Tyson Claims COVID-19 Allegations Should be Dismissed Under New Texas Law

Tyson Foods Inc. filed a supplemental motion to dismiss in a Northern District of Texas lawsuit filed by 40 employees claiming that the company did not do enough to protect them during the COVID-19 pandemic. The supplemental motion cited protection given to the defendant through the Texas Pandemic Liability Protection Act, which was signed earlier in June. 

According to the allegations in the complaint, most of the plaintiffs contracted COVID-19 and at least one employee died from the disease because the defendant required them to continue coming to work and did not provide the employees protective equipment or the ability to distance themselves from other employees. The court recently ruled in favor of the defendants in response to multiple motions, granting dismissal to claims against three supervisors with Tyson and denying the plaintiffs’ attempts to remand the lawsuit to Texas state courts. 

In the present supplemental motion, Tyson alleged that the recently signed Act gives a “heightened standard for liability” for claims related to injury or death from exposure to “pandemic disease.”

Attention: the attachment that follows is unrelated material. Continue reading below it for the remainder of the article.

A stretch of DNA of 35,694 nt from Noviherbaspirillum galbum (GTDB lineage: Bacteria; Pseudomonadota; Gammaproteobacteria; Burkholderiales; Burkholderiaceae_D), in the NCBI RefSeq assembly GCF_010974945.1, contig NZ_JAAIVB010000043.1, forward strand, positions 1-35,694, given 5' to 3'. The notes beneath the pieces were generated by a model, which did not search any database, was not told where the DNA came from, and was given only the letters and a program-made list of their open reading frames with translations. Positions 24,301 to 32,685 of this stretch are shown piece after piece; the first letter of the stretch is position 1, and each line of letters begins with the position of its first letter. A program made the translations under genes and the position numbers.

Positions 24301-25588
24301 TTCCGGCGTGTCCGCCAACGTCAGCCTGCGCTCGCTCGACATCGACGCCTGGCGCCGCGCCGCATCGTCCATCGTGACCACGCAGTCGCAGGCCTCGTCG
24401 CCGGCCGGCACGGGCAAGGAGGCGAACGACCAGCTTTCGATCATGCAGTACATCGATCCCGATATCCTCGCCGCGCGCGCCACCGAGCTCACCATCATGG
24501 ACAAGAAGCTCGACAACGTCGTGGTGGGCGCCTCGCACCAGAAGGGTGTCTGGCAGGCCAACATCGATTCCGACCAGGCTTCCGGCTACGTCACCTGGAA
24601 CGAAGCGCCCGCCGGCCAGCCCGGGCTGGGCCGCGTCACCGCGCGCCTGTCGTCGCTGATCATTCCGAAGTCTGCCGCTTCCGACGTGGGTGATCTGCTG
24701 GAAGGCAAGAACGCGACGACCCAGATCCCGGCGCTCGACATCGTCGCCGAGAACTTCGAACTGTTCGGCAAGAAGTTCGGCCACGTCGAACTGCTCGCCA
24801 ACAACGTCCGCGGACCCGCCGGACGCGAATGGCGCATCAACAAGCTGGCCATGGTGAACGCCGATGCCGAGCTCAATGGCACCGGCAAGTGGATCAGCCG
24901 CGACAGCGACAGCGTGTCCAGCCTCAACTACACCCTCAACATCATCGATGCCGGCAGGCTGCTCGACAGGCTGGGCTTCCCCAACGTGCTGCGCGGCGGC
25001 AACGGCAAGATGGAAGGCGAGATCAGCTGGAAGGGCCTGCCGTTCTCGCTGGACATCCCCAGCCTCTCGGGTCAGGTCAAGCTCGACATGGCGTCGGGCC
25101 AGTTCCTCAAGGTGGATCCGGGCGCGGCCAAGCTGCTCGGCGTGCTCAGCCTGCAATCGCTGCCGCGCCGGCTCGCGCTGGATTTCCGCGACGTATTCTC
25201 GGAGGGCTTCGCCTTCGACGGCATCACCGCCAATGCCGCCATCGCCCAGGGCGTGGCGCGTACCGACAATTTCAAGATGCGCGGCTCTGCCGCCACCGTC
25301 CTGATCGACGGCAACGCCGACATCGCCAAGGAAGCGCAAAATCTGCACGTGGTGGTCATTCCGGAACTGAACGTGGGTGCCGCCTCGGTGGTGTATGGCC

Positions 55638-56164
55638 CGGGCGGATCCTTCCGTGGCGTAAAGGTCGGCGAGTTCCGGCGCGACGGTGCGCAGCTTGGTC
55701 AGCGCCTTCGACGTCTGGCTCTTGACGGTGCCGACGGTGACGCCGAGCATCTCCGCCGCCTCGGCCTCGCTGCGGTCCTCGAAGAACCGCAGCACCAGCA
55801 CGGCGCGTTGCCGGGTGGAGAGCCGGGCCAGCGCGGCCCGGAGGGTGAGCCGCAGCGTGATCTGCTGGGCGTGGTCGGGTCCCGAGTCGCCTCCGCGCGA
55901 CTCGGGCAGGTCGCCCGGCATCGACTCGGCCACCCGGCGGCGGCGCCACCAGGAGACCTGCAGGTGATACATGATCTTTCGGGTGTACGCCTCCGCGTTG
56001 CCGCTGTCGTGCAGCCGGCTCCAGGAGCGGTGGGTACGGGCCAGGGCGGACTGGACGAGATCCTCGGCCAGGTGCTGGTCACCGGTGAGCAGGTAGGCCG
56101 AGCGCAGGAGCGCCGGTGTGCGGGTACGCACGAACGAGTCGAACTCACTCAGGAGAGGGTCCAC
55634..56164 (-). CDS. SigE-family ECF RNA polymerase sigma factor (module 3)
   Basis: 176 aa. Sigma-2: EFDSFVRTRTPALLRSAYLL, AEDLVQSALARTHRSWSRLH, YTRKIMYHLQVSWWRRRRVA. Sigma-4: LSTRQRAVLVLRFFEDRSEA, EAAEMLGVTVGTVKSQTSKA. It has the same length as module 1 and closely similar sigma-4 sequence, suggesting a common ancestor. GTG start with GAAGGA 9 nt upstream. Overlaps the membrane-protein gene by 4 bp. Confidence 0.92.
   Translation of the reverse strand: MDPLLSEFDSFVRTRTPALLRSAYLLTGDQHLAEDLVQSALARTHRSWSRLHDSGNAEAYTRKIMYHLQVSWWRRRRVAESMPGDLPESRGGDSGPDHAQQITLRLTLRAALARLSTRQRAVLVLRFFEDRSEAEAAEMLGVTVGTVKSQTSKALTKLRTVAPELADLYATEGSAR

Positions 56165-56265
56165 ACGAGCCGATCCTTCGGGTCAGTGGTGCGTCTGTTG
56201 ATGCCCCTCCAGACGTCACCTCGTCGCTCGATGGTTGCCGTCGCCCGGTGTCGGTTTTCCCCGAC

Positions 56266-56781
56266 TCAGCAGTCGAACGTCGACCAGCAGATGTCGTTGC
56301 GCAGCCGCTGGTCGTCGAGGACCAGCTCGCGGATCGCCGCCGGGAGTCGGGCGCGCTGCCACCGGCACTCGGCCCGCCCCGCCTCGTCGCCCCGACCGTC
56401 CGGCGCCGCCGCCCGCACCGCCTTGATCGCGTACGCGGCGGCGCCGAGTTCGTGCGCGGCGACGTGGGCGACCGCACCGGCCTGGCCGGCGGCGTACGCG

The defendant claimed that, through the new laws, Tyson is removed “from the typical negligence framework” and instead the plaintiffs would bear the burden of proving that Tyson “‘knowingly’ failed to warn of or remediate conditions that Tyson knew were likely to result in Plaintiffs’ exposure to COVID-19, and that ‘reliable scientific evidence’ shows that Tyson’s alleged conduct ‘was the cause in fact’ of Plaintiffs’ COVID-19 infections.” 

Tyson claimed that the plaintiffs’ complaint does not meet these requirements because it does not allege that Tyson knowingly failed to warn the plaintiffs or knowingly failed to implement COVID-19 guidance from the federal government to reduce employees chances of contracting the virus. Instead, the complaint alleges negligence, gross negligence, and premises liability. 

The plaintiffs are represented by Arnold & Itkin, the Law Offices of Frank L. Branson, and Lovell Lovell Isern & Farabough. Tyson and the individual managers and supervisors are represented by Underwood Law Firm and Perkins Coie.